Fourier Analysis

Fourier Analysis - Abstract The analysis examines the...

Info iconThis preview shows pages 1–3. Sign up to view the full content.

View Full Document Right Arrow Icon
Abstract: The analysis examines the radial velocity measurements of two different stars and uses time series analysis in order to search for extra-solar planets around these known stars. Through the computer program used to analyze the data, Star 1 does not have an extra-solar planet orbiting it whereas Star 2 does. The periods at which the maximum signals for the power spectra were seen at 5.39965 days and 3.0967 days for Star 1 and Star 2 respectively. The time series evaluation of the data set resulted in a power spectrum for each star, which later was used in order to phase the data and find the residuals. These residual plots allowed us to figure out whether or not there was an extra- solar planet orbiting each star or not. Introduction: Two Hundred and Eighty Seven extra-solar planets have been found to date through the use of multiple methods. One method is called the Doppler shift method. Essentially many measurements of stars are made from observations of the star’s velocity. In other words, we are able to see the star’s motion towards or away from earth. Direct observations of stars are made from their spectra, which depend on the composition of the star. Depending on what the star is made of, the observed spectra differ. Also, once we can determine the spectra of a star, we can determine how fast the star is moving according to Hubble’s Law. In brief words, Hubble’s Law determines how fast celestial bodies move depending on how far away they are from earth. Equipped with the velocity (that is, how fast the star is moving away from or towards us), we can use the variations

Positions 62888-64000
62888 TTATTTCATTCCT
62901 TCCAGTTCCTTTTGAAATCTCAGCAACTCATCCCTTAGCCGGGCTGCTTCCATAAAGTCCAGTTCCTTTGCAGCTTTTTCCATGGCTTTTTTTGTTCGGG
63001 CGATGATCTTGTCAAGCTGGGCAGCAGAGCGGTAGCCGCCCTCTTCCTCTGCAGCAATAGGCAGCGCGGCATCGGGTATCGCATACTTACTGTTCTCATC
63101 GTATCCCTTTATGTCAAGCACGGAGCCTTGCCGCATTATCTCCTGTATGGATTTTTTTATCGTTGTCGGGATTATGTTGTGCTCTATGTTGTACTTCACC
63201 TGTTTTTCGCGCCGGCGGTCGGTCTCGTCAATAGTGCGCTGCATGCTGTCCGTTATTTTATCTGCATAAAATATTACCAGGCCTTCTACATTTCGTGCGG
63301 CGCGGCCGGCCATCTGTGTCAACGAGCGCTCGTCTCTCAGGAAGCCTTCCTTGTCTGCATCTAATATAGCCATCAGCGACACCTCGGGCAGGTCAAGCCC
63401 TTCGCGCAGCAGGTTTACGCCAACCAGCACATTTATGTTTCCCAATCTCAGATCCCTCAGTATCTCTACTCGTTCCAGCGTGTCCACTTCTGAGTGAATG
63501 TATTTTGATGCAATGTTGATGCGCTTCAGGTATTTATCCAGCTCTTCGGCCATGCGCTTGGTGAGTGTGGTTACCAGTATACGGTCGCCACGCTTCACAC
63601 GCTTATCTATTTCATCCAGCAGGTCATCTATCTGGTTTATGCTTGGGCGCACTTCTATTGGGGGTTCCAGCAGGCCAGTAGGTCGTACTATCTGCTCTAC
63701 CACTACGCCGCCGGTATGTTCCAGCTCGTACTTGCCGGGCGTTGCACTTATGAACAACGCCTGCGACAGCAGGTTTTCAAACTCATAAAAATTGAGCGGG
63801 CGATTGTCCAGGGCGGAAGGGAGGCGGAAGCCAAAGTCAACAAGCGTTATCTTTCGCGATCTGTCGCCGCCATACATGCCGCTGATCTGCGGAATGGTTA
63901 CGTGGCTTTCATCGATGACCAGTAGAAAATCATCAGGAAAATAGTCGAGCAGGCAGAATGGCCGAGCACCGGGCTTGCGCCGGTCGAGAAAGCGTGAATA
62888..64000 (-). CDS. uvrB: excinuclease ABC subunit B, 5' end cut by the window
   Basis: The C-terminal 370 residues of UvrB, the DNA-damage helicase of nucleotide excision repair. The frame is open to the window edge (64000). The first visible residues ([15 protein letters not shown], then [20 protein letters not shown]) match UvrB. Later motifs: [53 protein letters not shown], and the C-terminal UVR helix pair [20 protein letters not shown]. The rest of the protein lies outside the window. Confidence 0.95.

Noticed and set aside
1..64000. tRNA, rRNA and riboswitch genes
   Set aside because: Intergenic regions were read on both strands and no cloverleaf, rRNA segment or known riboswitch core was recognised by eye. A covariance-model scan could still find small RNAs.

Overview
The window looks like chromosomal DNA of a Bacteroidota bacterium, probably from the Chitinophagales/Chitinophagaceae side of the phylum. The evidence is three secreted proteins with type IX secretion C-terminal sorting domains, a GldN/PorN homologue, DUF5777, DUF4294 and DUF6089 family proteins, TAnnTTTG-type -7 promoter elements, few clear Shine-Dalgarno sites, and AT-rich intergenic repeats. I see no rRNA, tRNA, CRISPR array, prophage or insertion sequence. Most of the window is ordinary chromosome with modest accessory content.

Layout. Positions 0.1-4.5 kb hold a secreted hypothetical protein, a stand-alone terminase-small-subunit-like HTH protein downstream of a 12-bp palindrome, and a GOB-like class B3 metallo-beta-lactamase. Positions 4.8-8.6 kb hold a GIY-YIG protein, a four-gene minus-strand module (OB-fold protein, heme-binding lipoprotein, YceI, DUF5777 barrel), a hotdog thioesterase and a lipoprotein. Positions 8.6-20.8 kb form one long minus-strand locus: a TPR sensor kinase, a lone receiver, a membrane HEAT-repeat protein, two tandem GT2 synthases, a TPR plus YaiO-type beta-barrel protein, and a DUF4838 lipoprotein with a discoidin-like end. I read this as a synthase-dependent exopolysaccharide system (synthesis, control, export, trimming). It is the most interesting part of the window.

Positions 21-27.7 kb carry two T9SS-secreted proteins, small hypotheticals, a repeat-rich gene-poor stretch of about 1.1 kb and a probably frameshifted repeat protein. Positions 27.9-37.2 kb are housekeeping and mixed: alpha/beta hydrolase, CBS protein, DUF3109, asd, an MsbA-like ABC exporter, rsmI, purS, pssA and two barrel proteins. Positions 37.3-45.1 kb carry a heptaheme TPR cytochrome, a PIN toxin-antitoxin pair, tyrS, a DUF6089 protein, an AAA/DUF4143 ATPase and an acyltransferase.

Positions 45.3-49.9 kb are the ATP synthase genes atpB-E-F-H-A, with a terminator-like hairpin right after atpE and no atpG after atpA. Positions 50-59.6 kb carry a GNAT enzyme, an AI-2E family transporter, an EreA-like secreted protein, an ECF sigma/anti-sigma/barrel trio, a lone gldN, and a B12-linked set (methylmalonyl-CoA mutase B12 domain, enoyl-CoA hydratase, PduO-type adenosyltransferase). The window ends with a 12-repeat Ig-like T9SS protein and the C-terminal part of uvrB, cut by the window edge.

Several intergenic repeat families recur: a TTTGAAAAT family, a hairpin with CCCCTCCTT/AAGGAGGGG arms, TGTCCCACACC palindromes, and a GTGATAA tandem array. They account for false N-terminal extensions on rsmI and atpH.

Background image of page 1

Info iconThis preview has intentionally blurred sections. Sign up to view the full version.

View Full Document Right Arrow Icon
in the speed of the star’s motion relative to the earth to determine whether there are any planets orbiting this star. To day, most of the planets found outside the solar system follow what are known as Keplerian orbits, essentially orbits which are elliptical with the star at one of the foci, and the planets are found to be massive gas giants in small orbits around their parent stars. A good way to picture it is to imagine giant Jupiter-sized planets much closer to their parent stars than the earth is to the Sun. These extra solar planets are found using radial velocity method which depends on the number of orbital cycles that have passed and the number of observations that we make per cycle. If the orbital period of the planet is much shorter than the observation time that we spend on the planet-star system, then we use Fourier techniques in order to detect velocity measurements. Hence, this method can be used in order to find planets that are at orbital periods that are very small (smaller than 2 AU). This suggests that many of these extra-solar planets must have formed in situ or have migrated inwards from where they were formed. The following experiment is designed to understand the use of Fourier analysis
Background image of page 2
Image of page 3
This is the end of the preview. Sign up to access the rest of the document.

{[ snackBarMessage ]}

Page1 / 8

Fourier Analysis - Abstract The analysis examines the...

This preview shows document pages 1 - 3. Sign up to view the full document.

View Full Document Right Arrow Icon
Ask a homework question - tutors are online